Quite often people are worried about how much it will cost to run a pond pump. Sometimes that will make them put it on a timer or not use one all together.
I believe that your pond pump should run 24/7. Pond pumps are always making improvements in energy efficiency. Keeping an eye on what’s available can save you dollars.
To calculate how much a pump costs to run its as simple as calculating; (cost of electricity per kilowatt) X (the amount of kilowatts the pump uses).
To collect this information all you need is a power bill and the specs of your particular pond pump.
The table below can give you a quick reference at how much it will cost you to run a pond pump.
The top row is the amount that you pay for electricity. The left column is the wattage of the pond pump.
|10cents per kWh||15cents per kWh||20cents per kWh||25cents per kWh||30cents per kWh||35cents per kWh|
|5 watt pump||$0.012 per day or $4.38 per year||$0.018 per day or $6.57 per year||$0.024 per day or $8.76 per year||$0.03 per day or $10.95 per year||$0.036 per day or $13.14 per year||$0.042 per day or $15.33 per year|
|10 watt pump||$0.024 per day or $8.76 per year||$0.036 per day or $13.14 per year||$0.048 per day or $17.52 per year||$0.06 per day or $21.90 per year||$0.072 per day or $26.28 per year||$0.084 per day or $30.66 per year|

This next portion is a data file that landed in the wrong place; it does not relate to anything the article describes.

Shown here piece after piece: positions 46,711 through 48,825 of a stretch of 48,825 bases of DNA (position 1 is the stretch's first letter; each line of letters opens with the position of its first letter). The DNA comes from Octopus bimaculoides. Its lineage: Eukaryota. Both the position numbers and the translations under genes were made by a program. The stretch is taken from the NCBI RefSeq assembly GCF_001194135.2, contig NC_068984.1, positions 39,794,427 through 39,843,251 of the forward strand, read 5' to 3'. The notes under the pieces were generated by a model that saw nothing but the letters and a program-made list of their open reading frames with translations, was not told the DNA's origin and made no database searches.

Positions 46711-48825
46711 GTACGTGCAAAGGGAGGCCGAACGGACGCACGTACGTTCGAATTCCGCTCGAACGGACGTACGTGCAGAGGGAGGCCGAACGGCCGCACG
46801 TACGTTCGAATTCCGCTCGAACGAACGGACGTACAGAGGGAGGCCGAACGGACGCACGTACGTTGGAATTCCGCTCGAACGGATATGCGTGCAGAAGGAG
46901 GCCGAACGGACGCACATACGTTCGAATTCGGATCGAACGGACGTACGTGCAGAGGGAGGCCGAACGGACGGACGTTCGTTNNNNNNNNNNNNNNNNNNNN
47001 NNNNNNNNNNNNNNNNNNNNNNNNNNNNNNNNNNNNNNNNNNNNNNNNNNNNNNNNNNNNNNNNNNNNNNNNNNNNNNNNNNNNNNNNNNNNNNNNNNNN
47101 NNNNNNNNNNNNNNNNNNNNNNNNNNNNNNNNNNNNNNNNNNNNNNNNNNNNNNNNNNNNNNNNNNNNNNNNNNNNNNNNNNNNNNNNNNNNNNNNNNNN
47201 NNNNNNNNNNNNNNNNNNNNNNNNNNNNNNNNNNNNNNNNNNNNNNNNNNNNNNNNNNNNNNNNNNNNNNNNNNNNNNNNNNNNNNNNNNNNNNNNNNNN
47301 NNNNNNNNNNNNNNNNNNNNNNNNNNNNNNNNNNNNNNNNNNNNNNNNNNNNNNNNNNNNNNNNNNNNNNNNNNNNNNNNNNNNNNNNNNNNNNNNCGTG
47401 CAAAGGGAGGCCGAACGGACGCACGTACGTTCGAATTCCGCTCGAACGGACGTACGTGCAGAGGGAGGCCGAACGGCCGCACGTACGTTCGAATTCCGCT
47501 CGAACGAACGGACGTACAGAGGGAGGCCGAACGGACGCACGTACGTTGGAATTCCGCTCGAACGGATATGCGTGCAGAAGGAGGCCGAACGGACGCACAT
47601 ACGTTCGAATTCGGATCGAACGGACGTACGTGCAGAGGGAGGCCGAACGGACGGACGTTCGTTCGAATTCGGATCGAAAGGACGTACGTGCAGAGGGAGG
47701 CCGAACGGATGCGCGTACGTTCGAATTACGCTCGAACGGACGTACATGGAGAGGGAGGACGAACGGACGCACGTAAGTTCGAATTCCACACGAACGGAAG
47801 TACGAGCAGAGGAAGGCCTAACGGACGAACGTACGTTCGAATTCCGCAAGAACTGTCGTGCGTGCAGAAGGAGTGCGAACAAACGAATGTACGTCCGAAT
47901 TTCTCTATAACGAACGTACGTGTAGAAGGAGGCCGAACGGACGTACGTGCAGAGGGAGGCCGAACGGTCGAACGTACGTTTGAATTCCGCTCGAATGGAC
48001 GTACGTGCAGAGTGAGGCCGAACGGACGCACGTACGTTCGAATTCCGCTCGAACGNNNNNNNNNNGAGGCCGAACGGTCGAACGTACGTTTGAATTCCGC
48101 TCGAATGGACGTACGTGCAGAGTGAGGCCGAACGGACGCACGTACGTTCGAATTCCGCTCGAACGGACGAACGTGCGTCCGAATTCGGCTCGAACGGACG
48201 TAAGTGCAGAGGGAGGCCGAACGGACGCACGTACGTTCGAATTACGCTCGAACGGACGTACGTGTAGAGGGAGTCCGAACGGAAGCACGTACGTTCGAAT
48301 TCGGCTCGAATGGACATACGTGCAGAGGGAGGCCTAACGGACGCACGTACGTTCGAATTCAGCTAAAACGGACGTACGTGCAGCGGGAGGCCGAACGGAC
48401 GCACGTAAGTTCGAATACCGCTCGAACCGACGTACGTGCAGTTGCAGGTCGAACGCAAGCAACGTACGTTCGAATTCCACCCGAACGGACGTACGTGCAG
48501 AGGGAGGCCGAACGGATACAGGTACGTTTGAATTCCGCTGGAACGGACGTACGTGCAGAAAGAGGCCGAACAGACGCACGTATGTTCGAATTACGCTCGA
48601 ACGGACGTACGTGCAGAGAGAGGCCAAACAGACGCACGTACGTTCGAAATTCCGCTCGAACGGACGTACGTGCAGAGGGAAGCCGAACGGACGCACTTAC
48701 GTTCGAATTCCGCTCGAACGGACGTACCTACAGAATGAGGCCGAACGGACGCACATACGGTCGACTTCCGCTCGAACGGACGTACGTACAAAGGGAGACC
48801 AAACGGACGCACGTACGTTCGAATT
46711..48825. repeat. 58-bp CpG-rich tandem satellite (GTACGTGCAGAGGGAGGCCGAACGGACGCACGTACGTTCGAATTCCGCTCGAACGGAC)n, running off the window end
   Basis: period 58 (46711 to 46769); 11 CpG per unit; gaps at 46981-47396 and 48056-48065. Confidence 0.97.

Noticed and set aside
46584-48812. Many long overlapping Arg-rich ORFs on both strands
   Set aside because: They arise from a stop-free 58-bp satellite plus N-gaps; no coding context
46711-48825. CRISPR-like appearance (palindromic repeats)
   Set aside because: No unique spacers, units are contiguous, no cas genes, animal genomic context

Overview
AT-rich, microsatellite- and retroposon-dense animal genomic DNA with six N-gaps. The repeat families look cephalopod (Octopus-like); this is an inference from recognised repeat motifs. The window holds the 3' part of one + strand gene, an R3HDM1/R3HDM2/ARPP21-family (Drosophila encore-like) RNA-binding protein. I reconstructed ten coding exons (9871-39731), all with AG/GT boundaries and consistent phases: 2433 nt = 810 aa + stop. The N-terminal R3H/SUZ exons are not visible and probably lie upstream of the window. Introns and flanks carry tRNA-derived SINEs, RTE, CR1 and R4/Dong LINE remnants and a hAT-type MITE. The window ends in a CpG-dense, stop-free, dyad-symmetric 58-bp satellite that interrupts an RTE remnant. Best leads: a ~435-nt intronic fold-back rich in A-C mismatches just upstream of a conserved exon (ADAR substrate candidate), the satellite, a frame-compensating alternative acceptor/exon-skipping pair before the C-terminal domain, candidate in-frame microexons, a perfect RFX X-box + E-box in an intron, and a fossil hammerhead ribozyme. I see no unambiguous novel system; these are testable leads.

|20 watt pump||$0.048 per day or $17.52 per year||$0.072 per day or $26.28 per year||$0.096 per day or $35.04 per year||$0.12 per day or $43.80 per year||$0.144 per day or $52.56 per year||$0.168 per day or $61.32 per year|
|50 watt pump||$0.12 per day or $43.80 per year||$0.18 per day or $65.70 per year||$0.24 per day or $87.60 per year||$0.30 per day or $109.50 per year||$0.36 per day or $131.40 per year||$0.42 per day or $153.30 per year|
|100 watt pump||$0.24 per day or $87.60 per year||$0.36 per day or $131.40 per year||$0.48 per day or $175.20 per year||$0.60 per day or $219.00 per year||$0.72 per day or $262.80 per year||$0.84 per day or $306.60 per year|
|150 watt pump||$0.36 per day or $131.40 per year||$0.54 per day or $197.10 per year||$0.72 per day or $262.80 per year||$0.90 per day or $328.50 per year||$1.08 per day or $394.20 per year||$1.26 per day or $459.90 per year|